In this article, we’ll take a closer look at right-sided heart failure to understand its causes and symptoms. Let’s get started.
Right-sided heart failure is a condition characterized by the weakening of the heart’s right ventricle. That means the right ventricle can’t pump deoxygenated blood into the lungs with maximum efficiency. It results in a buildup of blood in the veins, thus causing swelling in the legs and abdomen.
The most likely cause of right-sided heart failure is a weak left ventricle. In other words, left-sided heart failure eventually leads to right-sided heart failure.
When the left ventricle becomes weak, it can’t pump an adequate amount of oxygen-rich blood into the body. It causes blood to back up into the lungs. That, in turn, means the right ventricle has to work harder to pump oxygen-depleted blood into the lungs. It results in the gradual weakening of the muscles and leads to right-sided heart failure. Left-sided heart failure is usually caused by coronary artery disease, hypertension, or a previous heart attack.
Additionally, any condition that taxes the right ventricle’s pumping power can lead to right-sided heart failure. These include:
One of the most common right-sided heart failure symptoms is swelling in the legs and abdomen due to fluid buildup. Accumulation of fluid in the abdomen can also cause nausea, bloating, and loss of appetite.
Other symptoms of right-sided heart failure include:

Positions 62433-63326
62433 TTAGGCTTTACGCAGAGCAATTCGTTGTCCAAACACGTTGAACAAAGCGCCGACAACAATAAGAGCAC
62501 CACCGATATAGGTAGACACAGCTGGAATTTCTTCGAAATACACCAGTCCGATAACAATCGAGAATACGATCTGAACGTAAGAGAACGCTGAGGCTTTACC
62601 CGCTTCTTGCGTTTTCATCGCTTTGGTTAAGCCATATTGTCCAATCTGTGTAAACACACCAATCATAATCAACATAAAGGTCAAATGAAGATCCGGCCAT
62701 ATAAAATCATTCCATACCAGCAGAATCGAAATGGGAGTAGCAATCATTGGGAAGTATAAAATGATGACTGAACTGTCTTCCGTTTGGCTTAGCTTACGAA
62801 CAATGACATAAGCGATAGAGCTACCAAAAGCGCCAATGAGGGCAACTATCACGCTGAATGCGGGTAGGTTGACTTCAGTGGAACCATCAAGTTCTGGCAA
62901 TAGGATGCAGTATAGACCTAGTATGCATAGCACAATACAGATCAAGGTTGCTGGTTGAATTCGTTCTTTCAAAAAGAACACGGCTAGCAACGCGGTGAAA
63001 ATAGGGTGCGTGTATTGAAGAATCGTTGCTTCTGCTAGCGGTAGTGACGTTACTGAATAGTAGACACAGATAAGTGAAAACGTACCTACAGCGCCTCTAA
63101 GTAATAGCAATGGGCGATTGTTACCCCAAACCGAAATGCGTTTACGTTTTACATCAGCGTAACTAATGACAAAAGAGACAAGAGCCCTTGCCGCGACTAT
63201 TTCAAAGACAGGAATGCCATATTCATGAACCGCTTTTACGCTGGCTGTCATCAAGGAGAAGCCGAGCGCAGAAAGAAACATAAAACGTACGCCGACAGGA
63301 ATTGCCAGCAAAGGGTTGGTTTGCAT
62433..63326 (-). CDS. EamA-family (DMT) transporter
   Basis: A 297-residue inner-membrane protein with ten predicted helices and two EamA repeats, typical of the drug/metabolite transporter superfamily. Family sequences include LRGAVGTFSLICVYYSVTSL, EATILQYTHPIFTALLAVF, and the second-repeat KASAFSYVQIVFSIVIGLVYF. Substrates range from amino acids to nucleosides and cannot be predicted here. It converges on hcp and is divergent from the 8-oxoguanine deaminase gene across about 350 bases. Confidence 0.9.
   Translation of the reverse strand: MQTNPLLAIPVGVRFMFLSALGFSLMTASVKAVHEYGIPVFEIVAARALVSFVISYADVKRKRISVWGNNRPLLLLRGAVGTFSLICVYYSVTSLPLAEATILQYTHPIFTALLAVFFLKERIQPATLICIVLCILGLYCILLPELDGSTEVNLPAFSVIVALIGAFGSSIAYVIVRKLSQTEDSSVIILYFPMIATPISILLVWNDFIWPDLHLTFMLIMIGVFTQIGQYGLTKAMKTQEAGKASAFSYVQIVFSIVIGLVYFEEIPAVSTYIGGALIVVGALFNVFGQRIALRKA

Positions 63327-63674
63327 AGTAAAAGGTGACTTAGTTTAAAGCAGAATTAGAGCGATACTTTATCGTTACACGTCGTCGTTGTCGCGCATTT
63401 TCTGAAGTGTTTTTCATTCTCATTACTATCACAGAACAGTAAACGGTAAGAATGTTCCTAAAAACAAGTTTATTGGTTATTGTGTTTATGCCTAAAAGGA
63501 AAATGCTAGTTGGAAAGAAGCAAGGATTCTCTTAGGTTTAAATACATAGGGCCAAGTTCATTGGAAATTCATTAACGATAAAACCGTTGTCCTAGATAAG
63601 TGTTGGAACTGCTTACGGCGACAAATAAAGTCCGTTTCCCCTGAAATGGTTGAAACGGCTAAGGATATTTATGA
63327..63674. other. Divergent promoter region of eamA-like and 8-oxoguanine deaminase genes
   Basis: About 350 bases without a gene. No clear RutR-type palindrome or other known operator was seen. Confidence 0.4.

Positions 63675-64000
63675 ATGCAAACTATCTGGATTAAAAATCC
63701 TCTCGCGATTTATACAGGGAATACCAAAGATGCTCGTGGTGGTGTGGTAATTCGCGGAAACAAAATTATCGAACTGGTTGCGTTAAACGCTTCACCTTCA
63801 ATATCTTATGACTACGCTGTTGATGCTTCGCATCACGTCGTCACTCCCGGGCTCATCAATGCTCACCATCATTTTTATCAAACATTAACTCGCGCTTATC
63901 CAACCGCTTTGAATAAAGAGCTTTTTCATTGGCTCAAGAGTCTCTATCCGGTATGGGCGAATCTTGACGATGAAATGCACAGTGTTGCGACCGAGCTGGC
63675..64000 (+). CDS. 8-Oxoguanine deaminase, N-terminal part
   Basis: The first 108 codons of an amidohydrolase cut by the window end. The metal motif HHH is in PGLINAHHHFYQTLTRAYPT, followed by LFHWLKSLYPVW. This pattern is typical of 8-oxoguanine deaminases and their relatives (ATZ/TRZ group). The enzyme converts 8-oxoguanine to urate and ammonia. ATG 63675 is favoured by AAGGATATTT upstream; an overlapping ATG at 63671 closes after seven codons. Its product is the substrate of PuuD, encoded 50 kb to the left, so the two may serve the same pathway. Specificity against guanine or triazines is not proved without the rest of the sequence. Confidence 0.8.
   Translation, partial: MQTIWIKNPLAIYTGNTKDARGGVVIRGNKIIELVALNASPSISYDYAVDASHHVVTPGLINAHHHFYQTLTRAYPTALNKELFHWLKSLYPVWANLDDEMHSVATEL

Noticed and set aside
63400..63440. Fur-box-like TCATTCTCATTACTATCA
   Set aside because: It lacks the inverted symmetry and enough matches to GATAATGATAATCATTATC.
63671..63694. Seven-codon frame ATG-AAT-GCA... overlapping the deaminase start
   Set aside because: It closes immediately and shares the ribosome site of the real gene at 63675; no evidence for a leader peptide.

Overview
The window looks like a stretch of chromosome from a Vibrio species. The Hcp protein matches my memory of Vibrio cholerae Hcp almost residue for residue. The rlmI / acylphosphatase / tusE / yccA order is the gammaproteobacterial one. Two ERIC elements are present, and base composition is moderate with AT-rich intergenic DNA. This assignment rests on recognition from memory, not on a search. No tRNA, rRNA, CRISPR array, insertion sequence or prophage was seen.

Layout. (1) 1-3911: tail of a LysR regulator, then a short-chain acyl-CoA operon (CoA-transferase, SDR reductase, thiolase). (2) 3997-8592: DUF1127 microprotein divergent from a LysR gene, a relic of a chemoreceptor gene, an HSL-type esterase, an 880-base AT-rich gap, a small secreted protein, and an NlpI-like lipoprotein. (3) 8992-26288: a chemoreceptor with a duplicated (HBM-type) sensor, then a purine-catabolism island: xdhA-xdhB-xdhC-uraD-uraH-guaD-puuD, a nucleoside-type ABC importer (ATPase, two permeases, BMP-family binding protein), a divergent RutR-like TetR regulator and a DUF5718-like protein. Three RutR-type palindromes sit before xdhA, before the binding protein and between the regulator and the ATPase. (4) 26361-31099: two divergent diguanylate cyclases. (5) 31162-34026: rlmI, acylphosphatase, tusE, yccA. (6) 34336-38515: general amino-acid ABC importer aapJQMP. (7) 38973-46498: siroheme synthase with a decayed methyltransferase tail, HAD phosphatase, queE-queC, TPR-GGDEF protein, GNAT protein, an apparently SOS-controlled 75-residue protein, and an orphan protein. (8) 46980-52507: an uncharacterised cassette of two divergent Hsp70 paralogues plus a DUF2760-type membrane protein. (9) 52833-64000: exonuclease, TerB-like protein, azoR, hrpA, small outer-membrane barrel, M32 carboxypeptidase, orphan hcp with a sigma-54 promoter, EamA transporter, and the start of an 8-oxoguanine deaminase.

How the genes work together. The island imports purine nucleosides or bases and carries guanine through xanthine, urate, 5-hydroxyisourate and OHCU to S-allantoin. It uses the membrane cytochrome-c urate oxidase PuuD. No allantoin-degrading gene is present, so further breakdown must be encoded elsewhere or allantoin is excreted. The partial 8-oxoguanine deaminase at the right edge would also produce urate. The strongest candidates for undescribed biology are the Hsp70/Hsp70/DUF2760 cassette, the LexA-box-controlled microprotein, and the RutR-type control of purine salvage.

Firstly, a cardiologist will ask you about your symptoms and medical history. Also, they’ll perform a physical examination to check your blood pressure and heart rate. They might even use a stethoscope to identify abnormal heart sounds.
They can also recommend routine blood tests, such as complete blood count, lipid panel, and electrolyte tests. Additionally, they can order a brain natriuretic peptide test.
Besides blood tests, doctors also order the following lab tests to diagnose right-sided heart failure:
Congestive heart failure is an outdated term that was used to refer to fluid buildup in the lungs due to a weak left ventricle. However, a more inclusive term – heart failure – is used now. Right-sided heart failure is a specific type of heart failure caused by a weak right ventricle.
The most common right-sided heart failure symptoms include swelling in the legs and abdomen, breathlessness, and chest pain. Doctors use a variety of tests, including ECG, coronary angiography, and chest X-ray, to diagnose the condition and determine the right course of treatment.
Dr. C Raghu is an eminent cardiologist specializing in interventional cardiology. He’s helped several patients with serious heart conditions. If you or someone you know is experiencing symptoms of heart failure, reach out to Dr. Raghu today.
ECG is a simple inexpensive test to asses heart function. ECG is the short form for electrocardiogram or electrocardiography.
ECG equips the doctor with basic heart information such as